Spotify has announced a new pay transparency initiative, Loud & Clear, which is certainly one of those two things. This comes just days after the “Justice at Spotify” campaign organized worldwide protests outside of the streamer’s offices demanding one cent per stream, transparent contracts, a user-centric payment model, an end to payola, a switch to crediting all labor in recordings, and an end to lawsuits against artists.
Let’s start with the good news: the Loud & Clear website provides a high-level overview of how payments are distributed. While the Big Green Circle declines to get specific, it does include some ballpark numbers, such as that it pays out about 2/3 of its earnings to ‘rights holders’ (more on them later.) There are also some statistics designed to put streaming numbers in context. For example, in 2020 about 13,400 artist catalogues generated at least $50,000 in royalties. Of those, approximately 7,800 catalogues earned more than $100,000, and 870 topped $1 million. Spotify also includes graphs that show these numbers increasing over time. Try not to “ooh” and “ah” too loudly.
Spend more than a few minutes using the Loud & Clear tools, however, and it’s clear that there’s less than meets the eye. To state the obvious, there’s a huge difference between an artist earning $50,000 and an artist’s catalogue garnering the same amount. And that brings us back to those pesky “rights holders,” — the labels, distributors, and aggregators that Spotify pays directly. There’s even a handy-dandy video called “How the Money Flows” which uses elevator music, a relaxing voice, and powerpoint-quality visuals to make the case that artists signed a contract and are getting exactly what they deserve.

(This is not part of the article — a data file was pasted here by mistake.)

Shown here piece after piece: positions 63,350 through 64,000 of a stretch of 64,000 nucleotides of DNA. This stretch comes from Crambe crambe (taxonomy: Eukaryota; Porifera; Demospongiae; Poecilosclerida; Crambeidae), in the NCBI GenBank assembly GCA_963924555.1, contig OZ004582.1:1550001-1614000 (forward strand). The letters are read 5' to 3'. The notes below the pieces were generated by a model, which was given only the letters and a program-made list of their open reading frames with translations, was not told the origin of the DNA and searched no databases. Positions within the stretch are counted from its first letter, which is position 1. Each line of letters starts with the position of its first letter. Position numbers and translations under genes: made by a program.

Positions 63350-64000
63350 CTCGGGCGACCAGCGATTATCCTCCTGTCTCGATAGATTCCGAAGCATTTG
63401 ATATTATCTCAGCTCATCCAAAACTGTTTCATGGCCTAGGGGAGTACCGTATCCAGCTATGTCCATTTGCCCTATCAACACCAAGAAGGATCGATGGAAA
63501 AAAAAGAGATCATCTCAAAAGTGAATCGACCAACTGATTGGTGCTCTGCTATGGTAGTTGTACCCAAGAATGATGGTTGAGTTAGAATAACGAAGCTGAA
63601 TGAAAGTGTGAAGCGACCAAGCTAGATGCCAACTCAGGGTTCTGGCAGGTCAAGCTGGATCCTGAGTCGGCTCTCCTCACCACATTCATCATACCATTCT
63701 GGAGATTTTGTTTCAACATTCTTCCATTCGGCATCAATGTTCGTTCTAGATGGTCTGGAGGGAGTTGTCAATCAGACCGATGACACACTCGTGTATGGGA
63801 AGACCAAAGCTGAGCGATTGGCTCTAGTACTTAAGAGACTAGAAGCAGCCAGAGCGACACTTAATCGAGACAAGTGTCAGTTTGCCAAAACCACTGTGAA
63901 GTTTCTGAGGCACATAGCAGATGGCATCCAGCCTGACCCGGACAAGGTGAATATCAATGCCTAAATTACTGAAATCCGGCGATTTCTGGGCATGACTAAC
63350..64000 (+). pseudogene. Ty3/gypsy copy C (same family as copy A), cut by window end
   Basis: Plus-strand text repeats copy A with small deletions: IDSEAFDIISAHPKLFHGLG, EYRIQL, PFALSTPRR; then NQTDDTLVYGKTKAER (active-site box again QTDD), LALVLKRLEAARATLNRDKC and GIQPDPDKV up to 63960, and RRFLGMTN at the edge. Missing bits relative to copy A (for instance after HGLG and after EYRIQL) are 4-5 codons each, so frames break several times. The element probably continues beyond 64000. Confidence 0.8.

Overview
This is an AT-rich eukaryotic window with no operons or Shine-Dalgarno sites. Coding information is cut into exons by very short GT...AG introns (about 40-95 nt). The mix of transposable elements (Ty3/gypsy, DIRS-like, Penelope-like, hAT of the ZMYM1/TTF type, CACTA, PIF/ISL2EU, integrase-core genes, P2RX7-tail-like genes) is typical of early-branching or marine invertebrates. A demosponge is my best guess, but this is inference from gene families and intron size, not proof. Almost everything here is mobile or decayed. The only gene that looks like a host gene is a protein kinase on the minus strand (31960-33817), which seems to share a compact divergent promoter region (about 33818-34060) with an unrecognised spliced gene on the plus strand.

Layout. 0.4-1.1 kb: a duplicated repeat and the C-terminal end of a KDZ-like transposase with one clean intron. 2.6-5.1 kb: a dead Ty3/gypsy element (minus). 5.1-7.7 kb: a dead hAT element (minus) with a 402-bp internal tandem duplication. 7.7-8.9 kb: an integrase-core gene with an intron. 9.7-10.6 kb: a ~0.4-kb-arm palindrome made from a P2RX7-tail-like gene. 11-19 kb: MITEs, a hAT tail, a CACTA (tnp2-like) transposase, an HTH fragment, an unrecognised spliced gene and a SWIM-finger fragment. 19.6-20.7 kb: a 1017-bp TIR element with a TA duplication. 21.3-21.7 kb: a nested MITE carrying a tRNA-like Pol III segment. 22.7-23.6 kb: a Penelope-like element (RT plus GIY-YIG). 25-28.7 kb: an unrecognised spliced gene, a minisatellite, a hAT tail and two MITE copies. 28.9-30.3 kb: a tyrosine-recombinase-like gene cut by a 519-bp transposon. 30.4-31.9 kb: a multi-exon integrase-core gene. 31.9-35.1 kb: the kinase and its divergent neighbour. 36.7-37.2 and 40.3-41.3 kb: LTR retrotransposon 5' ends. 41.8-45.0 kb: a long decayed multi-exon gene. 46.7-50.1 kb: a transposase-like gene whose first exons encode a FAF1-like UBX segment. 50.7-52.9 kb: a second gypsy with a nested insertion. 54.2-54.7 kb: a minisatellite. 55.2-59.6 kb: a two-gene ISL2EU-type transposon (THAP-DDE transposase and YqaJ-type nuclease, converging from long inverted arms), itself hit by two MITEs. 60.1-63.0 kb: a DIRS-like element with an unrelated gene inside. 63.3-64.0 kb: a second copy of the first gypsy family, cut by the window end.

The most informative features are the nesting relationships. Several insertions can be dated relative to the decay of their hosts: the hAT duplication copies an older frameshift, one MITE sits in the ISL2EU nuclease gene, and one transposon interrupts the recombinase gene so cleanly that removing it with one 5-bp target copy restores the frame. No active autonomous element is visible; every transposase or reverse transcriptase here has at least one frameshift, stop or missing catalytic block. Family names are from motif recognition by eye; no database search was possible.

“Artists and songwriters choose their rights holders and make agreements on their music,” the video intones, “including giving them permission to deliver it to Spotify.” This is both obviously true and missing the point. The “Justice at Spotify” campaign is demanding a bigger share of the profits, and Spotify is telling them not to worry because their record labels already received a living wage. Of course Spotify isn’t legally obligated to give away more money, which is why the UMAW is organizing protests to create public pressure. With the Loud & Clear initiative, Spotify wants to look like they’re meeting the demands of “Justice at Spotify” without actually doing it.
If Loud & Clear is a half-assed attempt to increase address pay transparency, than their behavior towards the other “Justice at Spotify” demands is utterly ass-free. For example, on the question of one cent per stream (Spotify currently pays some artists as little as $0.0038 per stream, among the lowest rates of any platform), the website says, “In the streaming era, fans do not pay per song so we don’t believe a “per stream” rate is a meaningful number to analyze.” Instead, the company points to the $5 billion it paid out to rights holders in 2020 as evidence that “Spotify generates more money for rights holders than any other streaming service.” As for the other “Justice in Spotify” demands, Loud & Clear is silently opaque. Check out their
propaganda explainer on payment below.
Since “Justice at Spotify” launched last fall, Spotify has run quickly in the other direction, and even unveiled a new kind of payola in November by offering to boost artists’ algorithm placement in exchange for reduced royalties. The Big Green Circle also secured a horrifying patent to monitor users’ speech, and announced a new high-fidelity tier and expansion into 80 new markets. Meanwhile, Spotify’s competitors are raising the bar for ethical music consumption. Earlier this month, SoundCloud announced a “fan-powered” royalty payment model, which was designed to meet the needs of independent artists.